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#214. Frank Miller

One of the most misunderstood artistic mediums is that of the graphic novel. The majority of the uninformed will lump these pieces together with comic books and merely assume that they are childish. While the home of superheroes has definitely paved the way for darker and more serious works, graphic novels have only just recently begun to gain a public understanding. Movies like Watchmen (2009) and V for Vendetta (2006) have shown the world that graphic novels have some very poignant things to say. While the two films just referenced were works of Alan Moore, another staple of the graphic novel format has been Frank Miller. Sure, both men started working with the superheroes we all know and love, but neither painted a halcyon picture of them. This week’s two films are adaptations of Frank Miller’s graphic novels.

Year: 2006
Rating: R
Length: 117 minutes / 1.95 hours

When you think of a graphic novel, you don’t expect a history lesson. Of course, history is full of violence, and the Battle of Thermopylae is no exception. Based off of The 300 Spartans (1962), which Miller had seen in his youth, 300 was written and illustrated by Miller in 1998. What’s somewhat impressive with the film adaptation is that it is almost a shot-for-shot recreation of the source material (with some additional plot added in to pad out the 5-issue miniseries). Perhaps it’s no small wonder that Zach Snyder directed this film, considering his eventual work on Watchmen (2009). Working backwards, this was merely the gateway to other comic book adaptations such as Man of Steel (2013), Batman v Superman: Dawn of Justice (2016), and The Justice League (2017, 2019). After all, he probably wouldn’t be able to direct these superhero movies if he hadn’t handled Miller’s work so well.

Threatened by the oncoming Persian army, King Leonidas (Gerard Butler) takes a stand against the god-King Xerxes (Rodrigo Santoro) by kicking his messengers into a well. As he and 300 Spartans head out to face the impossible odds against them, he leaves Sparta in the hands of his Queen, Gorgo (Lena Headey). While Leonidas and his men fight against the swarms of Persian soldiers, Gorgo is fighting against the leader of the corrupt Spartan Council, Theron (Dominic West). The Spartan men use every technique at their disposal to dispose of the Persians while Gorgo reveals the treachery of Theron to the Council. By the time that reinforcements are sent to the 300 Spartans, it is too late. The overwhelming force of the Persian army, despite taking heavy losses, still managed to slaughter the Spartans who fought against them.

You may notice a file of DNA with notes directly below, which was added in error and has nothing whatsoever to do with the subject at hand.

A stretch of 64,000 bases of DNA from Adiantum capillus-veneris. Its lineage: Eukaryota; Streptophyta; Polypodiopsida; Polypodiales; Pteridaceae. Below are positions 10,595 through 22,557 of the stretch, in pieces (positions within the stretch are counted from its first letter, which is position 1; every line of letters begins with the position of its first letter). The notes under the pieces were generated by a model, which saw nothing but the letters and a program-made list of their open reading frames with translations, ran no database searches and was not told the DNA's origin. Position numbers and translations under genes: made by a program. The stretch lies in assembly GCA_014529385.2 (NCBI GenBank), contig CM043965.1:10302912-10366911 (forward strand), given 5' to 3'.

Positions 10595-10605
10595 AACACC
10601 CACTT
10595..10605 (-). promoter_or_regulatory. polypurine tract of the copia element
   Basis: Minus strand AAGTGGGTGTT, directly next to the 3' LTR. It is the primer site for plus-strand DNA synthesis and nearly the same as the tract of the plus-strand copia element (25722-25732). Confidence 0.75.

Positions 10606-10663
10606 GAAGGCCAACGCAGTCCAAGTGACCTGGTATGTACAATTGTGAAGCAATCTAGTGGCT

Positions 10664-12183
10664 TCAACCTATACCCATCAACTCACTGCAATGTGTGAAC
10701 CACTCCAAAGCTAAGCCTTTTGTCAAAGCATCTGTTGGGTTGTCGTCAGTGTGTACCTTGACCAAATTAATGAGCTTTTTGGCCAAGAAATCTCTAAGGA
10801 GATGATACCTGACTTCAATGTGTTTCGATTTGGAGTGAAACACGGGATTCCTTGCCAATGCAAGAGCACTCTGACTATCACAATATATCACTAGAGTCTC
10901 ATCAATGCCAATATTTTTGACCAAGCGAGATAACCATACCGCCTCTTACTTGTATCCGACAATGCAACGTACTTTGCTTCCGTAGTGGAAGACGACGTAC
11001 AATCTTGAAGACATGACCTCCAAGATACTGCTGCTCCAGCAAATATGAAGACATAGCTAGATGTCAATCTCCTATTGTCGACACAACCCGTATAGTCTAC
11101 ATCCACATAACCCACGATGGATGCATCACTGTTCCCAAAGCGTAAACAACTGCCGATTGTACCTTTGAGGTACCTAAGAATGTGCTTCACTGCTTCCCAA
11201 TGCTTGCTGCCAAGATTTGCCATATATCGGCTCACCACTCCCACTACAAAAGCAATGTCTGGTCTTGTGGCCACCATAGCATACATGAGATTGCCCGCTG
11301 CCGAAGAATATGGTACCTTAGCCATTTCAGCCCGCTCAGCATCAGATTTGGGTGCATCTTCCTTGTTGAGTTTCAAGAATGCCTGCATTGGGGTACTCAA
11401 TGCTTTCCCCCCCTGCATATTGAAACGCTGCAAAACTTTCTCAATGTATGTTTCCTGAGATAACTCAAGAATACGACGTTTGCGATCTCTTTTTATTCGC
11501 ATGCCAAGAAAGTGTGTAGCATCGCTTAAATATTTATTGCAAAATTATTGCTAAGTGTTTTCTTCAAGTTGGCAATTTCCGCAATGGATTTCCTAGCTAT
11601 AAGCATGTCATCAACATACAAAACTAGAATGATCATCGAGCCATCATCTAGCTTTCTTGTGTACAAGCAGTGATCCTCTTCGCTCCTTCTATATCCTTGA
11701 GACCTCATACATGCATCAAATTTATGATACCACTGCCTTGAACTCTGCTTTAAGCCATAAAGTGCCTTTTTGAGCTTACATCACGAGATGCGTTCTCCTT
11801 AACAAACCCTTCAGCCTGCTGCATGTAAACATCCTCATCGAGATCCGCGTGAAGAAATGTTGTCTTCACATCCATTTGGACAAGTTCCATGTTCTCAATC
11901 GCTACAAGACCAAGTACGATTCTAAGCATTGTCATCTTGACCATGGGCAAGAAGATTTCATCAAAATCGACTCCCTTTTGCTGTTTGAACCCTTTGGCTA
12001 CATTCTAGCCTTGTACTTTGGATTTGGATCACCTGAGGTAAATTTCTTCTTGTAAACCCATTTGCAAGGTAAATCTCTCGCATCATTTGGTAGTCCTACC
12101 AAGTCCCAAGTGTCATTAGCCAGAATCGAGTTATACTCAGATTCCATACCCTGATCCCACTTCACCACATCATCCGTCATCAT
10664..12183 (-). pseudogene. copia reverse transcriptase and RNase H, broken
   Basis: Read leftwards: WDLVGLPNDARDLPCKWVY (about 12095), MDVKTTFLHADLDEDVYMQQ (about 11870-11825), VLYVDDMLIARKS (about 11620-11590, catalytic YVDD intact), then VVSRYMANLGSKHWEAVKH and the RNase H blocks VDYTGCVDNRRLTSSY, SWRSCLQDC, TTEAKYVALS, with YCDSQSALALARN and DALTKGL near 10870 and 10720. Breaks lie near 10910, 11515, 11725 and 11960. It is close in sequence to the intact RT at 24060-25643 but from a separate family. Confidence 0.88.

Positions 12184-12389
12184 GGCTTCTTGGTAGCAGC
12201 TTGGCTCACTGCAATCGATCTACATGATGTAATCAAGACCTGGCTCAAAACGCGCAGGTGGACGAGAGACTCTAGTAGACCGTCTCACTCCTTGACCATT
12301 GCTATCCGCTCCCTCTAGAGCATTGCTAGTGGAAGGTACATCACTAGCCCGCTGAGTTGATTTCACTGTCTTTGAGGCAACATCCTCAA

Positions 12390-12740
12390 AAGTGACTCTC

Sin CitySin City
Year: 2005
Rating: R
Length: 124 minutes / 2.06 hours

In Japan, the graphic novel is known as “manga”. The main difference between the Japanese and American graphic novels is that the latter is filled with color, whereas the former is generally done in black and white. That being said, the noir films of the 1940’s were usually set in the high-contrast black and white that we would associate with manga. However, in order to mimic that noir style, Miller’s earlier work, Sin City, was done mostly in black and white. Starting in 1991, Miller would work on a variety of different stories in this eponymous town for most of the decade. Since the majority of the pieces were monochromatic to match the detective/noir style, he could use a splash of color to really emphasize something. In 2005, Miller directed his first film: an adaptation of a few of the stories he wrote for the Sin City series.

Four storylines intertwine themselves to create a picture of a city full of black and white, but mostly black. First, we find that “The Customer is Always Right” when The Salesman (Josh Hartnett) kills a woman who has paid him to do so. Next, John Hartigan (Bruce Willis) is a good cop fighting against corruption while pursuing rapist Roark Junior (Nick Stahl). Now the story turns to Marv (Mickey Rourke), a rough man who was framed for murder by the Roark family. Because of this, he’s out to avenge the woman who he supposedly killed, leading to “The Hard Goodbye” he must now make. Finally, we find Shellie (Brittany Murphy) and her new boyfriend become entangled in a prostitution ring with “The Big Fat Kill” of a police officer now on their heads. To conclude, we once again find Hartigan up against Roark, who is now “That Yellow Bastard”. Bookending the whole film, The Salesman has one last kill.

2 sum it up: 2 films, 2 Miller masterpieces

Bacon #: 2 (Sin City / Elijah Wood -> Beyond All Boundaries / Kevin Bacon)


One response to “#214. Frank Miller

  1. Pingback: End of Act Five | Cinema Connections

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